McCall had added that the USW expects that this bankruptcy will be far different than the previous bankruptcy that occurred in 2004. He stated that in the 2004 bankruptcy, the former owners had attempted to implement a contract with huge wage and benefit reductions, and "it resulted in a 20-month-long strike." McCall added that the current owners have taken a different approach.
McCall further explained that this sale will be subject to bids by other potential parties, adding that the proposed buyer "has agreed to assume our existing CBA, with certain changes. These changes do not include wages, health care, vacation, holidays, or seniority."
Don Riggenbach, president of the Wetzel County Chamber of Commerce, seemed troubled but hopeful of the news of Ormet's plan. Of the Chapter 11 filing, Riggenbach stated, "it's never good for the area, especially with a plant the size of Ormet. It affects perception of the general economy." However, Riggenbach stated, "I hope that this works out for the company. I hope it is a smooth transition so that our local people who work there will not feel the impact."
Riggenbach stated that at a previous count, 147 of Ormet's employees lived in Wetzel County, and he was sympathetic that they might be worried about their jobs. "I feel for those families," he stated.
Previously, the WCCC had signed a resolution on Sept. 13 which urged "West Virginia political representatives to actively intervene in the potential loss of jobs from Ormet Corporation and the possible closure of this plant located in Monroe County, Ohio."
This resolution had come after Ormet had encountered some dismal times, which included low market prices for the metal it produces, along with high electricity costs.
According to a previous article from The Intelligencer, The Public Utilities Commission of Ohio approved Ormet's request to defer paying electric bills that were due for October and November, allowing the company to pay them in 17 monthly installments during 2014 and 2015. The company said these bills total about $27 million. However, the PUCO also stated that "any further Ormet requests for help from the PUCO must include a 'business plan confirming its long-term ability to exist without rate-payer support.'"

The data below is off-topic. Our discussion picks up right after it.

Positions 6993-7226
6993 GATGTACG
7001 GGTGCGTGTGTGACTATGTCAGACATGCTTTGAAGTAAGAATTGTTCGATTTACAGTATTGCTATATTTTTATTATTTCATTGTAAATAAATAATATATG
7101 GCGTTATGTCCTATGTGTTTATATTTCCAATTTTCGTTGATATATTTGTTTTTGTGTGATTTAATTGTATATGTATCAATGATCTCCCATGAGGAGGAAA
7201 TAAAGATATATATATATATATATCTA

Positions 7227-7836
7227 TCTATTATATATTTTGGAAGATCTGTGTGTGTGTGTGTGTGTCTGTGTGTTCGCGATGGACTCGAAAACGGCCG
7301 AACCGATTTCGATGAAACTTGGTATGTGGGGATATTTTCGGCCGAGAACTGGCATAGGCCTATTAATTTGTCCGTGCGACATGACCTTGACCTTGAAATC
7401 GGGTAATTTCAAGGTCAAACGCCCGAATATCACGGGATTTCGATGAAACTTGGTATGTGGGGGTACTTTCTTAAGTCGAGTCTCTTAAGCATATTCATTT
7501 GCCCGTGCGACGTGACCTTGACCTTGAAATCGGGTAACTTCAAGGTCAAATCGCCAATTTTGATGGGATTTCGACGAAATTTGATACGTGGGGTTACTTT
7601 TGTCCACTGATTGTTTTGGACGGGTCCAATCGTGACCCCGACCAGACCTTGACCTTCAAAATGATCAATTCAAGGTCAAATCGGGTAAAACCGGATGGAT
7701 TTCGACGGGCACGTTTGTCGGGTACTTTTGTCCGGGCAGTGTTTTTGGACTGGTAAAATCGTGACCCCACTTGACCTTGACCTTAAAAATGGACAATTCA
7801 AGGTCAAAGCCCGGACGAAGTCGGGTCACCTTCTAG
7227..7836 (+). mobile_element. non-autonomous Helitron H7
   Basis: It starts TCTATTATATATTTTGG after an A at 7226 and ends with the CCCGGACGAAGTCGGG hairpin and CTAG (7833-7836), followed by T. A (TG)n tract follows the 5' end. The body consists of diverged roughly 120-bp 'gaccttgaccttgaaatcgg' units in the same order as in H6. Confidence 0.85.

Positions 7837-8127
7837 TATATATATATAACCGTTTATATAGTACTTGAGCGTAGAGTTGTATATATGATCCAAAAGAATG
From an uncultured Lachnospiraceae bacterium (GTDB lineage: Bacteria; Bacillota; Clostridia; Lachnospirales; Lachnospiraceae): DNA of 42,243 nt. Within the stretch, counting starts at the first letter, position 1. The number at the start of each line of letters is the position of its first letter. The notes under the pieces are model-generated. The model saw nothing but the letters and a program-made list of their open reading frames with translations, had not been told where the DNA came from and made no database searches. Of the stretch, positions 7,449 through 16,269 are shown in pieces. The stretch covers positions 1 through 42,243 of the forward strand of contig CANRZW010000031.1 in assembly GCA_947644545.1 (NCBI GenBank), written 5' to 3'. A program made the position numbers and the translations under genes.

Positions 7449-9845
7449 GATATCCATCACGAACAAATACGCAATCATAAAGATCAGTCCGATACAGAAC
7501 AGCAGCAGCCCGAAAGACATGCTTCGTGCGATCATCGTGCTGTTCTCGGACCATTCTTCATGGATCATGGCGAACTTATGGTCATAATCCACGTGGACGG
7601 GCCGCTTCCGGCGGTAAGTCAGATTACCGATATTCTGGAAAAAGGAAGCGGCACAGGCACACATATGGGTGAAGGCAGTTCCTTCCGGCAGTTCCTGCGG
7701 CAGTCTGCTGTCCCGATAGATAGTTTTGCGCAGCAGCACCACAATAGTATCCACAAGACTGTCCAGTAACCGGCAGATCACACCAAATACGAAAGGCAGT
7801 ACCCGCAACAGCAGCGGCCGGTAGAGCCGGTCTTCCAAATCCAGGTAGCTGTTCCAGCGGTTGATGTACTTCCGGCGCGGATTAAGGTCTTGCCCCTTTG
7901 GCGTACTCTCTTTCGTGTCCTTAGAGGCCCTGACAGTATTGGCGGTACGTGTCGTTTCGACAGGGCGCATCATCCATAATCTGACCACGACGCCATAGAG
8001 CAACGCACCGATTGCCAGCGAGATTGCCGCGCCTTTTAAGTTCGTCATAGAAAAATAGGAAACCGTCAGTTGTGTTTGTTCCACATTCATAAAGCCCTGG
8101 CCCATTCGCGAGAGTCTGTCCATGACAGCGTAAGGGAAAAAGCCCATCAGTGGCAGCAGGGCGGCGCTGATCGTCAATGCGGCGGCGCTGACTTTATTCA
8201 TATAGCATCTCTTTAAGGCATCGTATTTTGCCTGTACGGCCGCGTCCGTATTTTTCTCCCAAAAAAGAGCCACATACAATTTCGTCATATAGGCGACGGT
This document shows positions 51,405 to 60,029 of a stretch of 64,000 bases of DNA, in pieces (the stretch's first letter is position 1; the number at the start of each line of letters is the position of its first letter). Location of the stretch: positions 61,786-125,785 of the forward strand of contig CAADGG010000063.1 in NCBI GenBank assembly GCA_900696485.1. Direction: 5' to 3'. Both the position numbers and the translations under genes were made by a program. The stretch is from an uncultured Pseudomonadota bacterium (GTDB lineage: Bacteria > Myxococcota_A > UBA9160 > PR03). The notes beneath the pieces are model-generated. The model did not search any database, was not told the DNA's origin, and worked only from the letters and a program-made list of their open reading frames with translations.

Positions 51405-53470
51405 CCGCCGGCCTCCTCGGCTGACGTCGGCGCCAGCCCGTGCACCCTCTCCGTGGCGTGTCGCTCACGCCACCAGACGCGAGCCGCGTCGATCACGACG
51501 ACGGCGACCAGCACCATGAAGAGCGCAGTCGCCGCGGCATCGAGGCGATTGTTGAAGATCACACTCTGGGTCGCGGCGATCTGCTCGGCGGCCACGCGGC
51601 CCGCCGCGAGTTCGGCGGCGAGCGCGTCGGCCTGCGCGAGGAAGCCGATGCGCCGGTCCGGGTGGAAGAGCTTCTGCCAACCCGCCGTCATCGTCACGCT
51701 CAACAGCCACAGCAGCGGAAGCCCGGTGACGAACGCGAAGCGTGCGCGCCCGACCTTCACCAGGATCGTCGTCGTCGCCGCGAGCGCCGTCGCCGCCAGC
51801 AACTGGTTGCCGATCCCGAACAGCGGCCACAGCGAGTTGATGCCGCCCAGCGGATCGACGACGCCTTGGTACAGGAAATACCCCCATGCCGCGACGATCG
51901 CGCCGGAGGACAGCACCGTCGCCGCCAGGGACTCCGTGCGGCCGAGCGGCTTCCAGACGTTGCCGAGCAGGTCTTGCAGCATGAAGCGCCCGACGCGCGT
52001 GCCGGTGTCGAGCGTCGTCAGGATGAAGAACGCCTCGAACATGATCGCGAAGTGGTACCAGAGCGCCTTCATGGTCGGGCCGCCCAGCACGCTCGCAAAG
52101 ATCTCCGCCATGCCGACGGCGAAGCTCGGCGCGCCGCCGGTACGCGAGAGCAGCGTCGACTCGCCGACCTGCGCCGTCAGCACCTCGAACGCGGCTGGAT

Last week it was reported that Ormet owes at least $1 million for pensions and that it was in danger of being foreclosed upon because of missing a number of required pension payments.
The Intelligencer had reported that Marc Hopkins, a spokesman for the Washington, D.C.-based Pension Benefit Guaranty Group, said that his company is doing all it could to work with Ormet officials to ensure this wouldn't happen. Furthermore, it was reported that Ormet had until Feb. 27 to resolve the problem, but the deadline could be extended if both parties agreed to such.
A glimmer of hope amongst Ormet's troubled times was the fact that a layoff notice was allowed to expire in mid-January, according to published reports.
Last summer, Ormet had issued a Worker Adjustment and Retraining Notification Act regarding the possibility of laying off 998 employees. This would've included 837 union workers and 161 members. The WARN notice expired Dec. 31, though 237 workers had been laid off shortly after the WARN notice was issued.
Reasons cited for the WARN notice included the American Electric Power bills increasing by about $20 million per year, as well as declining aluminum prices. "I am seeing the cup as being two-thirds of the way full," Tom Byers, president of USW Local 5724, had stated in a previous interview with The Intelligencer. "The price of aluminum has come up a bit since they issued that notice. We are hopeful that this can all work out in the end." Byers had also noted that four of the six potlines were also running.
"This is a positive and necessary step for Ormet and is in the best interest of the Company, our employees, suppliers, customers, and other key stakeholder," Tanchuk had said in Monday's statement. "We will come out of this process stronger and better positioned for the future."